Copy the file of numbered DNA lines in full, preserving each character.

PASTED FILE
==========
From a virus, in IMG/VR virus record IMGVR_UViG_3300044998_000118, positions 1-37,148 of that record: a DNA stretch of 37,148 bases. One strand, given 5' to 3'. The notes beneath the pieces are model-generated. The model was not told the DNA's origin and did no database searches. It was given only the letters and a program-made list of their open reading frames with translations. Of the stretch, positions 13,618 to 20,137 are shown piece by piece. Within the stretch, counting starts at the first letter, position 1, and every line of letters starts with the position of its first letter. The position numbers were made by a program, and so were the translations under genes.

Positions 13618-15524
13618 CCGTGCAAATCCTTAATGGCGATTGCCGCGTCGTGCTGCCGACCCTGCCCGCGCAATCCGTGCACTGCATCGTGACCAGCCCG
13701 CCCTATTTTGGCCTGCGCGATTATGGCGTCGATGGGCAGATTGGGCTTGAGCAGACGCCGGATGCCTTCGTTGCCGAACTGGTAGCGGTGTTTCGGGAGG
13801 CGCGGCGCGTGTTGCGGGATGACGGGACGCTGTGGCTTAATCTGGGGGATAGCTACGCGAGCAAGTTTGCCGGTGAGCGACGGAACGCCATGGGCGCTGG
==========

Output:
From a virus, in IMG/VR virus record IMGVR_UViG_3300044998_000118, positions 1-37,148 of that record: a DNA stretch of 37,148 bases. One strand, given 5' to 3'. The notes beneath the pieces are model-generated. The model was not told the DNA's origin and did no database searches. It was given only the letters and a program-made list of their open reading frames with translations. Of the stretch, positions 13,618 to 20,137 are shown piece by piece. Within the stretch, counting starts at the first letter, position 1, and every line of letters starts with the position of its first letter. The position numbers were made by a program, and so were the translations under genes.

Positions 13618-15524
13618 CCGTGCAAATCCTTAATGGCGATTGCCGCGTCGTGCTGCCGACCCTGCCCGCGCAATCCGTGCACTGCATCGTGACCAGCCCG
13701 CCCTATTTTGGCCTGCGCGATTATGGCGTCGATGGGCAGATTGGGCTTGAGCAGACGCCGGATGCCTTCGTTGCCGAACTGGTAGCGGTGTTTCGGGAGG
13801 CGCGGCGCGTGTTGCGGGATGACGGGACGCTGTGGCTTAATCTGGGGGATAGCTACGCGAGCAAGTTTGCCGGTGAGCGACGGAACGCCATGGGCGCTGG